FIG. 1 illustrates a front view of an example golf club according to this invention;

FIG. 2 illustrates a perspective close-up view of a golf club head and a post according to this invention;

FIG. 3A illustrates a side view of an example golf club head according to this invention;

FIG. 3B illustrates a cross-sectional view of the post from the golf club head of FIG. 3A taken along lines 3B-3B of FIG. 3A;

FIG. 3C illustrates a bottom view of the golf club head of FIG. 3A;

FIG. 4A illustrates a side view of another example golf club head according to this invention;

FIG. 4B illustrates a cross-sectional view of the post from the golf club head of FIG. 4A taken along lines 4B-4B of FIG. 4A;

FIG. 5A illustrates a side view of another example golf club head according to this invention;

FIG. 5B illustrates a cross-sectional view of the post from the golf club head of FIG. 5A taken along lines 5B-5B of FIG. 5A;

FIGS. 6 through 8 illustrate side views of other example golf club heads according to this invention;

FIG. 9 illustrates a close-up side view of another example golf club head with a rotatable weight according to this invention;

FIG. 10 illustrates a side view of another example golf club head with a plate according to this invention;

FIG. 11A illustrates a perspective close-up view of another example golf club head and post according to this invention;

FIG. 11B illustrates a side view of the golf club head from FIG. 11A according to this invention;

FIG. 12 illustrates a side view of another example golf club head according to this invention;

FIG. 13 illustrates a side view of another example golf club head according to this invention;

FIG. 14 illustrates a side view of another example golf club head according to this invention;

FIG. 15A illustrates a side view of another example golf club head according to this invention;

FIG. 15B illustrates a bottom view of the golf club head of FIG. 15A; and

FIG. 16 illustrates a bottom view of another example golf club head according to this invention.

The reader is advised that the attached drawings are not necessarily drawn to scale.

DETAILED DESCRIPTION

In the following description of various example embodiments of the invention, reference is made to the accompanying drawings, which form a part hereof, and in which are shown by way of illustration various example structures, devices, systems, and environments in which aspects of the invention may be practiced. It is to be understood that other specific arrangements of parts, structures, example devices, systems, and environments may be utilized and structural and functional modifications may be made without departing from the scope of the present invention. Also, while the terms “top,” “bottom,” “front,” “back,” “side,” and the like may be used in this specification to describe various example features and elements of the invention, these terms are used herein as a matter of convenience, e.g., based on the example orientations shown in the figures. Nothing in this specification should be construed as requiring a specific three dimensional orientation of structures in order to fall within the scope of this invention.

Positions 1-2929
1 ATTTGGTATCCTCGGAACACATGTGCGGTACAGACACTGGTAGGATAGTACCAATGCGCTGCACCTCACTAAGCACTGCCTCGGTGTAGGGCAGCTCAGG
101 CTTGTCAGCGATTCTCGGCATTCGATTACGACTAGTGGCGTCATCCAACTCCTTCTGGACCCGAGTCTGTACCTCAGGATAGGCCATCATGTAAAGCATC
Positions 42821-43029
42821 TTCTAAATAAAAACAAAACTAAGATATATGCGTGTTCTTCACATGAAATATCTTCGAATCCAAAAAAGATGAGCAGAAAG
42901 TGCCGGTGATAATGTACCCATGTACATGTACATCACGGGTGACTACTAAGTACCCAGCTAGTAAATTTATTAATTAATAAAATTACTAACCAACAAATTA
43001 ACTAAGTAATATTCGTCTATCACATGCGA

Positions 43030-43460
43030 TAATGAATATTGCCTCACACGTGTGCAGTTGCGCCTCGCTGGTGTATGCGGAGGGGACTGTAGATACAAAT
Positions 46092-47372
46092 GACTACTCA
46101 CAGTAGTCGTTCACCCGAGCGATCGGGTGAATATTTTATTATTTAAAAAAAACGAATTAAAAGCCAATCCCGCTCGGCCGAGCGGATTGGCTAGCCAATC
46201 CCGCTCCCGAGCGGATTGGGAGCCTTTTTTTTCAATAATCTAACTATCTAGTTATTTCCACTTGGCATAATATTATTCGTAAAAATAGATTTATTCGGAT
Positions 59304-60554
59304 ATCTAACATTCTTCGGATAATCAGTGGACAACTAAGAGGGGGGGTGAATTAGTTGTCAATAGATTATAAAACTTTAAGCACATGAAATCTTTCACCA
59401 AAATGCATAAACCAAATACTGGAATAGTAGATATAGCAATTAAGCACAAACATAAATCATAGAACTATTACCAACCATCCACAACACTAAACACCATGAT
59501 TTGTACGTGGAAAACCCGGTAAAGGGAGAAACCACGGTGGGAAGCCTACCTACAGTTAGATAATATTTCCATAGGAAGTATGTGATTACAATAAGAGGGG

To assist the reader, this specification is broken into various subsections, as follows: General Description of Golf Clubs and Golf Club Heads According to Aspects of the Invention; Specific Examples of the Invention; and Conclusion.

A. GENERAL DESCRIPTION OF GOLF CLUBS AND GOLF CLUB HEADS ACCORDING TO ASPECTS OF THE INVENTION

In general, aspects of this invention relate to golf clubs and golf club heads. Such golf clubs and golf club heads, according to at least some examples of the invention, may include: (a) a club head body; (b) a ball striking face engaged with or integrally formed as part of the club head body; and (c) a hosel member engaged with or integrally formed with at least a portion of the club head. The club head body includes a crown portion and a sole portion. As used herein, the term “hosel member” includes any structure for receiving a golf club shaft and engaging it with a golf club head, whether the connection is permanent or releasable, internal and/or external to the club head body, etc.

Additionally, the golf club and golf club heads in accordance with this invention may include a means for changing the sound that emanates from the club head body when a golf ball contacts the ball striking face. The means for changing the sound may include, for example, a borehole insert and a post. A borehole through the club head sole may open into the club head body, the borehole insert may engage the borehole, and the post may engage the borehole insert, e.g., in a slidable manner. Additionally, in accordance with this invention, a variety of features of the club head, such as features regarding the construction, structure, orientation, and/or forces applied to the club head by the post, may be varied to alter a sound emanating from the club head body when a golf ball contacts the ball striking face.